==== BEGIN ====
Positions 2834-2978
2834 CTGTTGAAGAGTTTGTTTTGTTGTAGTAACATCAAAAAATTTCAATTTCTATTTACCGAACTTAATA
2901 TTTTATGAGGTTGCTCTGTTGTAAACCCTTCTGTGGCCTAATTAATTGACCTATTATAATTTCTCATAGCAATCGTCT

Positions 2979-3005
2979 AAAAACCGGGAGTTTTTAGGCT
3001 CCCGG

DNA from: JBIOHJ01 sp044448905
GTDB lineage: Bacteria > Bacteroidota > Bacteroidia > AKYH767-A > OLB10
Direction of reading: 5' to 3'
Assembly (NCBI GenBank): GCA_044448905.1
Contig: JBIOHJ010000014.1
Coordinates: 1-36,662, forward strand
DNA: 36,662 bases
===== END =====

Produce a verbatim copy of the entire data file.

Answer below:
Positions 2834-2978
2834 CTGTTGAAGAGTTTGTTTTGTTGTAGTAACATCAAAAAATTTCAATTTCTATTTACCGAACTTAATA
2901 TTTTATGAGGTTGCTCTGTTGTAAACCCTTCTGTGGCCTAATTAATTGACCTATTATAATTTCTCATAGCAATCGTCT

Positions 2979-3005
2979 AAAAACCGGGAGTTTTTAGGCT
3001 CCCGG

DNA from: JBIOHJ01 sp044448905
GTDB lineage: Bacteria > Bacteroidota > Bacteroidia > AKYH767-A > OLB10
Direction of reading: 5' to 3'
Assembly (NCBI GenBank): GCA_044448905.1
Contig: JBIOHJ010000014.1
Coordinates: 1-36,662, forward strand
DNA: 36,662 bases